This Side of the Pond – June 20

By Sarah Pridgeon

For the purposes of this column, I must out myself as a very big fan of puzzle books. Any kind of brainteaser will do; crosswords, logic puzzles and sudoku all have the same appeal. As you can imagine, my glee was palpable when I discovered a whole pile of bumper puzzle books on sale for a dollar each… until I got them home.
Each one was filled with hundreds of assorted puzzles from which I anticipated hours of thought-provoking entertainment. I settled down with a nice cup of tea and set about exercising my brain cells.
At which point I discovered that I have been laboring under a mistaken belief. Like most of my countrymen, I assumed that my constant exposure to entertainment created in the land of the free had provided me with a full understanding of American culture.
Our television channels are saturated with virtually every prime time show ever made and our movie theaters rely almost entirely on Hollywood. Just as many books are published by American writers as by British ones and we even subscribe to the odd magazine and newspaper from these shores.
American entertainment is as prevalent as our homegrown offerings. In fact, if it has ever crossed your mind that British culture has started creeping insidiously across the ocean, you ought to see how interchangeable the two are on the other side of the pond.
Nevertheless, my puzzle books gave me an insight into just how much was left out of my transatlantic education. I also discovered how difficult it is to complete any type of question-based conundrum when there are gaps in your personal pop culture database.
Despite the continued attempts of my poor mom-in-law to enlighten me, I still have no idea which football teams sport what colors. I don’t know what catchphrases should be attributed to which of the myriad of celebrities I’ve never before heard a whisper of.
I don’t know much about American soap operas, because Australian offerings like “Neighbours” and “Home and Away” have filled the niche since back in the 1980s. This may be the only section of popular entertainment that we look for from anywhere else in the world.
I couldn’t tell you who won “America’s Got Talent” or “The X Factor” in any particular year, either. The Brits invented most of those shows and so I’ve only ever seen our own versions, the former of which generally includes dancing dogs and strange people trying to play tunes on wooden spoons.
I have no idea what the defining features of all the other states are or what flower or tree any of them claim as their own, although I could have answered if they’d asked me about Wyoming: it’s the Indian Paintbrush and the Plains Cottonwood. My grasp of geography is sketchy at best even for my own much smaller home country, a fact that I generally attribute to having no spatial memory to speak of and therefore absolutely no sense of direction.
I was even flummoxed when asked to name a bean that serves as a salad bar staple, partly because we don’t eat many garbanzo beans in England and partly because a salad bar where I’m from is usually resolute in offering nothing more glamorous than lettuce, tomato, cucumber and a bit of onion if you’re lucky.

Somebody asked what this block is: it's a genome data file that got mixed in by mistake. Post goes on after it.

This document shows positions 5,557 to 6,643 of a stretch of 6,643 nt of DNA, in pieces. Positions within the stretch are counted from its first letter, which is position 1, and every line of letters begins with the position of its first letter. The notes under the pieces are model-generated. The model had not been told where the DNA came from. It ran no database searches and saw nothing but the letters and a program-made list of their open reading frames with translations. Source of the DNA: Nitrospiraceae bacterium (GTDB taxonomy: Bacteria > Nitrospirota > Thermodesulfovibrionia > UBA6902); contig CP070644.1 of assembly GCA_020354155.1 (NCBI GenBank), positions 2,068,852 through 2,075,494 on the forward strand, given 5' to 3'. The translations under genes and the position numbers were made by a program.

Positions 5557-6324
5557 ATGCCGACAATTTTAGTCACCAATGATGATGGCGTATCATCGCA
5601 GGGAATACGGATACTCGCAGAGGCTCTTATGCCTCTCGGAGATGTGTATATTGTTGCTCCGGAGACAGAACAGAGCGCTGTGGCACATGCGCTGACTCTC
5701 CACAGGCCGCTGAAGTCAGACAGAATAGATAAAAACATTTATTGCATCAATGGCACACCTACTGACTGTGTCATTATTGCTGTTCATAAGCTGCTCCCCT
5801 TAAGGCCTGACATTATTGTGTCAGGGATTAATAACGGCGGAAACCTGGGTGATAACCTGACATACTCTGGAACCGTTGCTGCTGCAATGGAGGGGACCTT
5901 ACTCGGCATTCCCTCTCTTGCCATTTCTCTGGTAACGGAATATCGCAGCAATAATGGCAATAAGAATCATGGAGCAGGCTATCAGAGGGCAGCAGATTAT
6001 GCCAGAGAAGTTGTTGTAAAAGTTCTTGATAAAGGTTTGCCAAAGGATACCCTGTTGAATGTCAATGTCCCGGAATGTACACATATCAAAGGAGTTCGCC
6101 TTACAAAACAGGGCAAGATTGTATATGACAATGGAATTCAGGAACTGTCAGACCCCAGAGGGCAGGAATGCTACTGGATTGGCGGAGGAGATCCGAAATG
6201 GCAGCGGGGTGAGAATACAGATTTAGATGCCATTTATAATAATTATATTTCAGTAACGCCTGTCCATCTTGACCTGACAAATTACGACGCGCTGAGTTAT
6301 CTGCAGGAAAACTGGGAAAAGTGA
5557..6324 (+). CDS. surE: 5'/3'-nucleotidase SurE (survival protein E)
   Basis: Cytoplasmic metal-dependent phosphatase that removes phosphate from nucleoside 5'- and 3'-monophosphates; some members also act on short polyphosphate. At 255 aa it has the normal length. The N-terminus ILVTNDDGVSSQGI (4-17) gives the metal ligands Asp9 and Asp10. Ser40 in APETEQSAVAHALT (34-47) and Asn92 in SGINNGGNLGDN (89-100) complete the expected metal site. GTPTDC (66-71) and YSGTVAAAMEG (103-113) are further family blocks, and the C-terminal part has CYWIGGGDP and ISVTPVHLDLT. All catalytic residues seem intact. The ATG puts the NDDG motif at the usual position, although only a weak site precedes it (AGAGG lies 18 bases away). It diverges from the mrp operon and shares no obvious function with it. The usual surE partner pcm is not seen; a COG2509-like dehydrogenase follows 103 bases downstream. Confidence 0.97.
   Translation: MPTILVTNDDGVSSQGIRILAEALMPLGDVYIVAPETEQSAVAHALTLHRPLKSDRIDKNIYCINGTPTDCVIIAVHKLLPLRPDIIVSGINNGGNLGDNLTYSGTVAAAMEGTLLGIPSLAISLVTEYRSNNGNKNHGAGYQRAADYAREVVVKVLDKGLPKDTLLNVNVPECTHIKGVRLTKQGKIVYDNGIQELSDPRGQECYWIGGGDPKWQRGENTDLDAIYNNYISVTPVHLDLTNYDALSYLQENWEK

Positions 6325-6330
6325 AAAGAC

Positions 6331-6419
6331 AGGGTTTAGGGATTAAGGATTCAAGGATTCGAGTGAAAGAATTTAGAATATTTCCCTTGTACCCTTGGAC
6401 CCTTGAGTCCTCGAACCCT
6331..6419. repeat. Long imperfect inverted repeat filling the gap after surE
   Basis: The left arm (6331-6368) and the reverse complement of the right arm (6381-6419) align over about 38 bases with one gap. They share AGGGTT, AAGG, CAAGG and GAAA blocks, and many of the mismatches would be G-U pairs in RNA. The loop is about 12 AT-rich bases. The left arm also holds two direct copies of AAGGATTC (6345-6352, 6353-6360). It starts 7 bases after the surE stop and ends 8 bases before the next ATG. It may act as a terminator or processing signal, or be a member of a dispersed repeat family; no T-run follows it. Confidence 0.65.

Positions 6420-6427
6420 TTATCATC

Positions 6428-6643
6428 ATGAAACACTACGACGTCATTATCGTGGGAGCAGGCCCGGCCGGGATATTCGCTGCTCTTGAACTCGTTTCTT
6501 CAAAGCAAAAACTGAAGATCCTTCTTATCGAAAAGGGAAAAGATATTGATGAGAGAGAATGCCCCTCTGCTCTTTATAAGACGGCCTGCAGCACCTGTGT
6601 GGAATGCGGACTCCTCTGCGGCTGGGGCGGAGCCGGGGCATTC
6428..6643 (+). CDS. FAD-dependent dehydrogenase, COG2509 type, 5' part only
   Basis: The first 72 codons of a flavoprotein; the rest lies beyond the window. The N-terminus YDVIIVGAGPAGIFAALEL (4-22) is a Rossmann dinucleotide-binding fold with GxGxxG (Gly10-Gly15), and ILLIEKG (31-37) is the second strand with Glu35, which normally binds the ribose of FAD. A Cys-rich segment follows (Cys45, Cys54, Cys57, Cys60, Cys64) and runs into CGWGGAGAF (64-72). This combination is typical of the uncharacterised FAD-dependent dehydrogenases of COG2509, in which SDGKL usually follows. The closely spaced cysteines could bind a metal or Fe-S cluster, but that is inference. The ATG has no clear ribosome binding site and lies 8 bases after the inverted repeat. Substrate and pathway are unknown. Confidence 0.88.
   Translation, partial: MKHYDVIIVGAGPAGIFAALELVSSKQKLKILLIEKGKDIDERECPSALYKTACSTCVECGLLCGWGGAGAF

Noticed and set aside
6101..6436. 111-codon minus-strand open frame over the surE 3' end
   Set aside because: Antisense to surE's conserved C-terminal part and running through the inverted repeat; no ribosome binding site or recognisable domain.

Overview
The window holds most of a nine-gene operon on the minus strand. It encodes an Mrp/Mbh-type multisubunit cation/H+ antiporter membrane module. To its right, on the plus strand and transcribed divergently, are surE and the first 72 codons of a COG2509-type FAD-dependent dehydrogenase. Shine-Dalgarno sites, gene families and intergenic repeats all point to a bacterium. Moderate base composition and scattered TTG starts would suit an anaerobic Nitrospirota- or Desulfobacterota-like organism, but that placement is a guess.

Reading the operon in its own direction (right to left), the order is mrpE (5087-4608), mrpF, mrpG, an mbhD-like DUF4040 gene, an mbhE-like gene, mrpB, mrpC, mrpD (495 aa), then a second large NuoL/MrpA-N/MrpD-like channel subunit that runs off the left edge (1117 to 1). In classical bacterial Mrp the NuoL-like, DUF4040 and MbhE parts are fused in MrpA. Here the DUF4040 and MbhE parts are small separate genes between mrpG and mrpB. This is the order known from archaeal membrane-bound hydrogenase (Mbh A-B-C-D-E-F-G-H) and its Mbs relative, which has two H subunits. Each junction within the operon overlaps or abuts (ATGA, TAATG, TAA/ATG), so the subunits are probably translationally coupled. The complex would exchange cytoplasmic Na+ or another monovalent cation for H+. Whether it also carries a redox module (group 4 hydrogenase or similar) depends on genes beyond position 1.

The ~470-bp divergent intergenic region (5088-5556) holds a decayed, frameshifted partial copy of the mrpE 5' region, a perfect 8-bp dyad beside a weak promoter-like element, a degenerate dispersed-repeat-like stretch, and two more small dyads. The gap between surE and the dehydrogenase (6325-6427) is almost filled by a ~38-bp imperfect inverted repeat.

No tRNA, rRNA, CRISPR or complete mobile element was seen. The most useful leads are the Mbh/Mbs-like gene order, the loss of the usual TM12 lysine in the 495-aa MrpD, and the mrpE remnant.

Even the phrasing of some clues foxes me. For example, one puzzle wanted me to tell it what a “non-southpaw” is. Not knowing what a southpaw is, I was at a loss to tell it the opposite – though, ironically, it turns out I’m a southpaw myself.
These knowledge gaps took crosswords squarely off the table, but the problems didn’t seem to end there. I stared at a fill-in-the-blanks challenge for several irritated minutes before realizing that the word I was trying to cram into the box didn’t fit for a reason. I was adding extra vowels to it.
My brain is set up to recognize “colour” as a potential box filler, rather than “color”. It looks for vowels where vowels no longer exist, which makes me assume that a “Halloween maze box” is some sort of training device for rats involving cheese and electric shocks.
To me, it should have been a “Halloween maize cube” so, when I sneaked a peek at the answer and found it to be “bale,” I was no more enlightened than when I started. Sometimes, an extra vowel is not a bad thing.
My brain also wants to put an “s” where the crossword would prefer me to place a “z,” because I “recognise” things rather than “recognize” them, for example. This thoroughly confuses me when the answer to “striped horse-like animal” then appears to be a “sebra.”
Some spellings are so completely different that I never stood a chance of guessing the answer. To me, a “check” is the mark one places in a box on a form, while a “cheque” is the money replacement to be handed to a store assistant. I play tennis with a “racquet” rather than a “racket” because the latter sounds to me like it would be constantly making noise.
It turns out that the crossword questions in this slightly parallel dimension are as slightly parallel as everything else. I don’t use the right slang or think of the same phrases, nor recognize the same foods and landmarks, nor assume that words mean quite the same thing.
This wasn’t quite what I was aiming for when I set out to be puzzled, but I’m sure my new knowledge will come in handy. In the meantime, it’s probably for the best that I stick with wordsearches and the odd bit of sudoku – after all, even I can’t mistranslate a number.